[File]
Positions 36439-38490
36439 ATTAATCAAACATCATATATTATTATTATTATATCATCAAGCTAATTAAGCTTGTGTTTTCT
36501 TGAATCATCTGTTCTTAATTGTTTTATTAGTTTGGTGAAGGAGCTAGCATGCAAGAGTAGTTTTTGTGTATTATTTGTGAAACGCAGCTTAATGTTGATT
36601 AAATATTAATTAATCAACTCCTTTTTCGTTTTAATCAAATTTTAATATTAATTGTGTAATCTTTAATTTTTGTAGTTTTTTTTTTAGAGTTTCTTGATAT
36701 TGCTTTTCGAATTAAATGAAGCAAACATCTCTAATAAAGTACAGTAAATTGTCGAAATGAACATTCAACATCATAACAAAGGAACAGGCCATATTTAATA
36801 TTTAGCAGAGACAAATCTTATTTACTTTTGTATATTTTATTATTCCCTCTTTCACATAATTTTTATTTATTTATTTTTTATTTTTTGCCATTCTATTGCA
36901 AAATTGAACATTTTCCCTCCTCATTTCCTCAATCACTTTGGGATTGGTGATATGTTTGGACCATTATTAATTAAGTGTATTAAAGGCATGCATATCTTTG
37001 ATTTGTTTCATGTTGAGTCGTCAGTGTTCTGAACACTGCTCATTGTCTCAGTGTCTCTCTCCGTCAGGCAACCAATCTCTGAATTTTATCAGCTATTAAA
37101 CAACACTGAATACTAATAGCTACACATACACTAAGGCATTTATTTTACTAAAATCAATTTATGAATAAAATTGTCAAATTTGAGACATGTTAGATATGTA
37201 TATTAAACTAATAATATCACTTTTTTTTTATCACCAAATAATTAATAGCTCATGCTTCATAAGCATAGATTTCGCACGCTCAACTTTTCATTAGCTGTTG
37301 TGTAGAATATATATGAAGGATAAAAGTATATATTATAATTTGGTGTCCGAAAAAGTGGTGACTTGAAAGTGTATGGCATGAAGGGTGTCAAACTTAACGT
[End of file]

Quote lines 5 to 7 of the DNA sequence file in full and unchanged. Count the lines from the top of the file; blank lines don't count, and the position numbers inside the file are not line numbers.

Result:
36701 TGCTTTTCGAATTAAATGAAGCAAACATCTCTAATAAAGTACAGTAAATTGTCGAAATGAACATTCAACATCATAACAAAGGAACAGGCCATATTTAATA
36801 TTTAGCAGAGACAAATCTTATTTACTTTTGTATATTTTATTATTCCCTCTTTCACATAATTTTTATTTATTTATTTTTTATTTTTTGCCATTCTATTGCA
36901 AAATTGAACATTTTCCCTCCTCATTTCCTCAATCACTTTGGGATTGGTGATATGTTTGGACCATTATTAATTAAGTGTATTAAAGGCATGCATATCTTTG